5,000 Tons Of Extraterrestrial Particles Rain Down On Earth Every Year

5,000 Tons Of Extraterrestrial Particles Rain Down On Earth Every Year

The solar system is full of dust. This dust may come from some planets, the result
of some asteroids and comets. As the earth rotates in its orbit, it spreads it
regularly. This material gives rise to meteor showers and a small fraction of them
can reach the ground as micrometrics. An international program has been
working for 20 years to estimate how much rain falls on our heads each year –
they estimate that there are about 5.2 million kg (11.5 million pounds) of
micrometeorites.

This is the equivalent of two and a half thousand-space objects on Earth every
year. Larger meteors make up about 10,000 kilograms (22,000 pounds) of space
to reach Earth. These results have reported in the Earth and Planetary Science
Letter. The micrometers were very small – most of what reported in this study was
between 30 and 200 micrometers. Given their size, it is hard to work out how
much of them fall to the ground each year. The team, led by scientists from CNRS,
the University of Paris-Saclay and the National Museum of Natural History, went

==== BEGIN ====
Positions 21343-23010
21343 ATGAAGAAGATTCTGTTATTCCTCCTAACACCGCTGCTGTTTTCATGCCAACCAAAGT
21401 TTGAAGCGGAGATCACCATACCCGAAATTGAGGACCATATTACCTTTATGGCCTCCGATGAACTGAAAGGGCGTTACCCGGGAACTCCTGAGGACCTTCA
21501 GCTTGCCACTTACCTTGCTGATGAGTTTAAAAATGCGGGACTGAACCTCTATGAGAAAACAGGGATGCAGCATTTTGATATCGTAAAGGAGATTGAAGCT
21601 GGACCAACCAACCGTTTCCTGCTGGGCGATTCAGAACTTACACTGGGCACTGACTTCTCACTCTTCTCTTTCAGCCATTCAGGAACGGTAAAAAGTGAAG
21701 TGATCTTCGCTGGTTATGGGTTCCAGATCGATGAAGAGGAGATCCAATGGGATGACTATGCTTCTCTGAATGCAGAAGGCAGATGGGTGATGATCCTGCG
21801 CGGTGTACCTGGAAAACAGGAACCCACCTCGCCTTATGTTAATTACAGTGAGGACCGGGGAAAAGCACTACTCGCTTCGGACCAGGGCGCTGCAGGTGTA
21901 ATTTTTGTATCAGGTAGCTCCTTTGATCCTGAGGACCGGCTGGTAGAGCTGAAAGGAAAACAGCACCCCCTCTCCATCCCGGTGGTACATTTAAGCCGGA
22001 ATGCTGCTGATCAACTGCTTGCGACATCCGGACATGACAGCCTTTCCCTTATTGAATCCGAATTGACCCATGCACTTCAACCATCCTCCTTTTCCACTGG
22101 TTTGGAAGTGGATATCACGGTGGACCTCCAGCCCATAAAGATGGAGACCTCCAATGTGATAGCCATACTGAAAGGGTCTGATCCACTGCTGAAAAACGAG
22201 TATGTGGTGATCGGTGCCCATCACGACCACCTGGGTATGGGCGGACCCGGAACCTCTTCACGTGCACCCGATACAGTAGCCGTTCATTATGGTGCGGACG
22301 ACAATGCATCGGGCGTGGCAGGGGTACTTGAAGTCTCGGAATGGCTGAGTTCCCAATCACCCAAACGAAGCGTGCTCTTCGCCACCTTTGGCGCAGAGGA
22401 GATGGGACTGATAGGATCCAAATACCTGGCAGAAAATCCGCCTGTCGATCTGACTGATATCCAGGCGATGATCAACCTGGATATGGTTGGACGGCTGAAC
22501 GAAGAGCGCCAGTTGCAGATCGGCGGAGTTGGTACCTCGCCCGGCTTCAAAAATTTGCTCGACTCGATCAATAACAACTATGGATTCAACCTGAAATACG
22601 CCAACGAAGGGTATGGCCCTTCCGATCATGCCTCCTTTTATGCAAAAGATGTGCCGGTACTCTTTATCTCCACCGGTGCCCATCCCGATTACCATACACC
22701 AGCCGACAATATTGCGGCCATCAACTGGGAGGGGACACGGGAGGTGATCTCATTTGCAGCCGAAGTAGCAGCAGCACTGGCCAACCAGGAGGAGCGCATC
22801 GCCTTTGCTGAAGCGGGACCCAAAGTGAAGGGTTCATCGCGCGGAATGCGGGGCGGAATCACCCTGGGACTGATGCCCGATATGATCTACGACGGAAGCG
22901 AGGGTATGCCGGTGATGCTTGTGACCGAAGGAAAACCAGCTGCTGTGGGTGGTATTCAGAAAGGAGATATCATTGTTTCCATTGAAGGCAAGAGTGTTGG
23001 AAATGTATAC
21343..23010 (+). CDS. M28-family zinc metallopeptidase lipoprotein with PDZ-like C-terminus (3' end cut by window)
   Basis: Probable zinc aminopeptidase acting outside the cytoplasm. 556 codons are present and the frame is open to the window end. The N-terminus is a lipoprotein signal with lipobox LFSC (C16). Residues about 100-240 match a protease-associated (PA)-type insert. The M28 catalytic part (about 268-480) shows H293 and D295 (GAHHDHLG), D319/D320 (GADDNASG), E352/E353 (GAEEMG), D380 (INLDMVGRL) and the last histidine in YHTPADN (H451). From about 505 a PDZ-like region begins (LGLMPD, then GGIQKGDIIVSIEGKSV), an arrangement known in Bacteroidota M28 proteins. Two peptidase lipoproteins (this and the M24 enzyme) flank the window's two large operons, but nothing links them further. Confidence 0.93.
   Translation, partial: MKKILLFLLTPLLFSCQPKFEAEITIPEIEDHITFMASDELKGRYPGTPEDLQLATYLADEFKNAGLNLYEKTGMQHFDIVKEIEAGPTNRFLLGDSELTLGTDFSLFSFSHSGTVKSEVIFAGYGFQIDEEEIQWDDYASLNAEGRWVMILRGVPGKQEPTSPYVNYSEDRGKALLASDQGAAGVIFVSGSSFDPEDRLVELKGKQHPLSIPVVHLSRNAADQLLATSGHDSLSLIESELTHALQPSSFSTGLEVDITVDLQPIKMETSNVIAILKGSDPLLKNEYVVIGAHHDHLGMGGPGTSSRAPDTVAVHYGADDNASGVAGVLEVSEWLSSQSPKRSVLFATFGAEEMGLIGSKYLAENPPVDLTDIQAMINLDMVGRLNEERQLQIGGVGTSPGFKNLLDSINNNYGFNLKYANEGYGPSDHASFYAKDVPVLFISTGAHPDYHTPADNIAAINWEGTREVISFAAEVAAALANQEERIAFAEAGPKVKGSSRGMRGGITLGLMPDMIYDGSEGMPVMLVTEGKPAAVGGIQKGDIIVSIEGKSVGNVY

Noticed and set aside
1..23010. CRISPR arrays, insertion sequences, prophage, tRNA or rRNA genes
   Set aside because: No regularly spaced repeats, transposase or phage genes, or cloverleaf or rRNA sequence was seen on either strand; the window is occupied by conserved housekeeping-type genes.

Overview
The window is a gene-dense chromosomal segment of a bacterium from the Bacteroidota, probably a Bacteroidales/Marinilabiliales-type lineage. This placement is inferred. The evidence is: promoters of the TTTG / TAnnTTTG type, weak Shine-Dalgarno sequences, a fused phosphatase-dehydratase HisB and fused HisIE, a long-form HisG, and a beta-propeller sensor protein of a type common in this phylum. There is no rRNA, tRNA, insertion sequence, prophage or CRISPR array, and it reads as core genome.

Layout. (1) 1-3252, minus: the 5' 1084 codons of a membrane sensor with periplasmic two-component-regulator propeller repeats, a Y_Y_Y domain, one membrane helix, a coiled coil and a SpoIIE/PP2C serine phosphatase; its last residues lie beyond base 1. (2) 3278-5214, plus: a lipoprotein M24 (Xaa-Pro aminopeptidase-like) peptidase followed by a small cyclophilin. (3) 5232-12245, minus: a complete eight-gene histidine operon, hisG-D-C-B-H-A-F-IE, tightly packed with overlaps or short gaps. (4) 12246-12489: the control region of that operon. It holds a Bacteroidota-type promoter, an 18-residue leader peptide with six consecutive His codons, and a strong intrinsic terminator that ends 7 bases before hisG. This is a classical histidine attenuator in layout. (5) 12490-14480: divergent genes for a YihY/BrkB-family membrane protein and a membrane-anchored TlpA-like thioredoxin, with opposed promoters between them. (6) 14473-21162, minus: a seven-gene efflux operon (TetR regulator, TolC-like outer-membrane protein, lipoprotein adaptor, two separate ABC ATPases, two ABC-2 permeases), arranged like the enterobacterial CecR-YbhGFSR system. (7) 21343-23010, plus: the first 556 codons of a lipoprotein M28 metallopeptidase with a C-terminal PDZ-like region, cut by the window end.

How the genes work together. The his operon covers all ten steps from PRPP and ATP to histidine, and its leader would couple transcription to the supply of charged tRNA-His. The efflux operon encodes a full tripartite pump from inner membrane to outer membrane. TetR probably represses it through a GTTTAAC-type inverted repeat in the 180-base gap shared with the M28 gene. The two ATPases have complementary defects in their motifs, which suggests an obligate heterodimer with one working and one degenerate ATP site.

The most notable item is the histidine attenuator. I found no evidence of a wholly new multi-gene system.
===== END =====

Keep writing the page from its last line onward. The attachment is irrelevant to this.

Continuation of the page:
to a place where they could find one of the best places in the world: Antarctica.
The Franco-Italian Concordia station is located in an area called Dom C in the
middle of the southern continent. The area covered with new snow and very little
earth dust, making it easy to find and collect space dust. The team conducted six
expeditions there, allowing them to estimate the micrometeorites of the annual
flow.

Investigations indicate that 80% of micrometeorites come from comets, mostly
from Jupiter-family comets. The remaining 20 percent comes from asteroids
instead. Searches above 100 microns should match the theoretical predictions for
external dust, but below 100 microns, we see much less micrometeorites than
predicted the amount of dust in the solar system at Earth’s distance from the sun
(1 astronomer). “This suggests several possibilities: the existence of highly fragile
particles that would not be collected with the Dome C snow collection protocol;

Removal of a significant number of tiny particles before entering the atmosphere;
Or the actual amount of small interplanetary particles at 1 AU may be less than
expected, ”the authors wrote in the conclusion of the research paper. The
uncertainty of this work may improve in the future with different methods of
sample collection.

Share This Post